Though the team displayed a startling inconsistency in 1984-85 they were still
lying eighth in the table when a heated discussion between Chairman and Manager
immediately after the Lancashire Junior Cup defeat at Morecambe in December led
to his instantaneous dismissal. One can only say it was the classic conflict of
In his place came the man many supporters had wanted to see as Southport manager for a long time, the erstwhile full-back Bryan Griffiths whose knowledge of the local — particularly Liverpool — non-League football scene was phenomenal. A sizable clear-out resulted, including the popular front men Joe Strong and Gary Cooper, but their places had long been under threat from local lad Kevin McCormack whose wholehearted style straightway won him the 'Player of the Year' trophy. Ironically the transitional period saw the team slip to twelfth position by the end of the campaign as Griffiths experimented with a fair number of sub-standard players.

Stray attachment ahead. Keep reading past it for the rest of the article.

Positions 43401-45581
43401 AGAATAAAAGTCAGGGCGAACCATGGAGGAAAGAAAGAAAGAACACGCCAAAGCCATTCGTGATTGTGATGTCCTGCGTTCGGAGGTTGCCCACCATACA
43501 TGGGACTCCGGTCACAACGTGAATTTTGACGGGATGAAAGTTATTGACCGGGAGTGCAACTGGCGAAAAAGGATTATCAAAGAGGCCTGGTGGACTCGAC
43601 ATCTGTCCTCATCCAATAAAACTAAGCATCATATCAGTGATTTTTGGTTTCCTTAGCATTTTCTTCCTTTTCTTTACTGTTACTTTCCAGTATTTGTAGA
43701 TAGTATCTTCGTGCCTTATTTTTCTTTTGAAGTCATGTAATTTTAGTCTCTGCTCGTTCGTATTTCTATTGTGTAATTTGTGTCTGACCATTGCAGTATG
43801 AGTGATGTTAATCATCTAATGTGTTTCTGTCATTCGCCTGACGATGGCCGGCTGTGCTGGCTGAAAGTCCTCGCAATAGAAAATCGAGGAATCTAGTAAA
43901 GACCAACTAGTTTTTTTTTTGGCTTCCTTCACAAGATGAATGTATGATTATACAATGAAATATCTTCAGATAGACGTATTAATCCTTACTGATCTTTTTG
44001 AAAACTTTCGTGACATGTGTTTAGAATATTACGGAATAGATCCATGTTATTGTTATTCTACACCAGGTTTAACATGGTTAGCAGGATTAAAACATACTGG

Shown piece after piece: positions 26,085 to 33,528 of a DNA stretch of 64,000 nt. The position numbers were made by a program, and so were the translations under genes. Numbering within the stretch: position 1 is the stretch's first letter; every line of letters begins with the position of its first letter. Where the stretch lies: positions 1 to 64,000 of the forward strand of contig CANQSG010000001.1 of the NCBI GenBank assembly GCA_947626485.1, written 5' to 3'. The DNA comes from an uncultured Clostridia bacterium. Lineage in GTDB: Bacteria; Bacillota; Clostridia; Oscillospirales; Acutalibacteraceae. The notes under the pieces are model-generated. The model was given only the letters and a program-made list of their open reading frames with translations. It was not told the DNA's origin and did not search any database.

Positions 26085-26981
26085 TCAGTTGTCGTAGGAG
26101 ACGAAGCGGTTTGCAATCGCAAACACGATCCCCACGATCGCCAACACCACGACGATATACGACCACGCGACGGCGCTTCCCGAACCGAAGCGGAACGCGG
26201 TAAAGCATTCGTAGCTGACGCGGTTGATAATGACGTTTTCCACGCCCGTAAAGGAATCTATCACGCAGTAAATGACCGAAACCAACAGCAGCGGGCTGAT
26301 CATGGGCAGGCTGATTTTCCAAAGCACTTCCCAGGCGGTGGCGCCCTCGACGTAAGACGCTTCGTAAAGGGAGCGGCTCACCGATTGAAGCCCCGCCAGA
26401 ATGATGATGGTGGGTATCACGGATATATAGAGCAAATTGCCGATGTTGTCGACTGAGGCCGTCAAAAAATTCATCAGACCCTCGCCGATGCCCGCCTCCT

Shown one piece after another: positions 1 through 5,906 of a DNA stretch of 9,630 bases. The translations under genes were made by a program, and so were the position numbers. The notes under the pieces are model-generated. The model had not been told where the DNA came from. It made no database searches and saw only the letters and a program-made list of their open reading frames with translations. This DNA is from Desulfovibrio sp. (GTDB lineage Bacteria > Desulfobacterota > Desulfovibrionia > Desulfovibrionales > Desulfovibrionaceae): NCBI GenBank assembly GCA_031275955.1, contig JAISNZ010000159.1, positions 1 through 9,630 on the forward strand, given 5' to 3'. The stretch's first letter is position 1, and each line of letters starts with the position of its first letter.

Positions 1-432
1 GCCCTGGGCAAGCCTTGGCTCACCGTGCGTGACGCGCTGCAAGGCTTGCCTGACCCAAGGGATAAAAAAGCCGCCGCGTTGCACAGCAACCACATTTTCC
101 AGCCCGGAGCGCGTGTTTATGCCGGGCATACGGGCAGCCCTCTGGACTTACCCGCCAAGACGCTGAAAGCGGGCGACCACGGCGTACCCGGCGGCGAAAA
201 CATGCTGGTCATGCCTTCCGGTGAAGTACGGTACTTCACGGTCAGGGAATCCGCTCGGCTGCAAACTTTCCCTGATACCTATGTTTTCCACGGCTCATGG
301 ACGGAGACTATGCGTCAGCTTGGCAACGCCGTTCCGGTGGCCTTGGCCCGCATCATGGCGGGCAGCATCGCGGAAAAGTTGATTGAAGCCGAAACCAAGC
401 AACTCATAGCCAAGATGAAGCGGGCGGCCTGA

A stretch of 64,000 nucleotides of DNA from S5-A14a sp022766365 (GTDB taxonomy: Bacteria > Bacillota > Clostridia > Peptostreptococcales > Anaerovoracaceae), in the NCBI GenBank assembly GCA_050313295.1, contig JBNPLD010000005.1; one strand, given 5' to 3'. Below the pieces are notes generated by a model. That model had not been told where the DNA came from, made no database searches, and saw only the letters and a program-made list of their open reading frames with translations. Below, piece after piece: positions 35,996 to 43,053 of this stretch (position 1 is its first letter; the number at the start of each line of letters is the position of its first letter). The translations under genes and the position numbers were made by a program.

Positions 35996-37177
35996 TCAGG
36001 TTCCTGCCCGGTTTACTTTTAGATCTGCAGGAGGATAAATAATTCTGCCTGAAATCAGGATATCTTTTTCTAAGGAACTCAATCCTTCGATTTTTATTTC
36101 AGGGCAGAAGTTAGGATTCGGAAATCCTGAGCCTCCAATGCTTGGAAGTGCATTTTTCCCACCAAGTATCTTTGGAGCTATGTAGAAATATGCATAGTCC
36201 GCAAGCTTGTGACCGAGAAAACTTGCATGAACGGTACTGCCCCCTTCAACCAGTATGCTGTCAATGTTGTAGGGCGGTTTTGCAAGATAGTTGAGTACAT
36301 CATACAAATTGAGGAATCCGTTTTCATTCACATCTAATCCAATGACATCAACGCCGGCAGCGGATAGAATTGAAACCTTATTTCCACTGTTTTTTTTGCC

Ultimately his tendency to look towards the Liverpool Sunday leagues for new faces was to be his undoing, though to what extent it was dictated by lack of funds as Clapham sought to rebuild the club finances cannot be defined. This latter had been the new Chairman's chief priority, with particular emphasis on increased growth for the club lottery and an ambitious programme of regular celebrity dinners which, though of necessity priced beyond the pocket of the average fan on the terraces, proved a major source of revenue. In any event, from this point it can only be stressed with some relief that the limelight at long last turned to events on rather than off the field.
The club had finished 1984-85 with a bang. In the final game Buxton were beaten 7—I with Mutch (3), Teale and McCormack amongst the scorers.
Sources: The Sandgrounders: The Complete League History of Southport F. C., by Michael Braham and Geoff Wilde (Palatine Books, 1995). ISBN 978-1-874181-14-9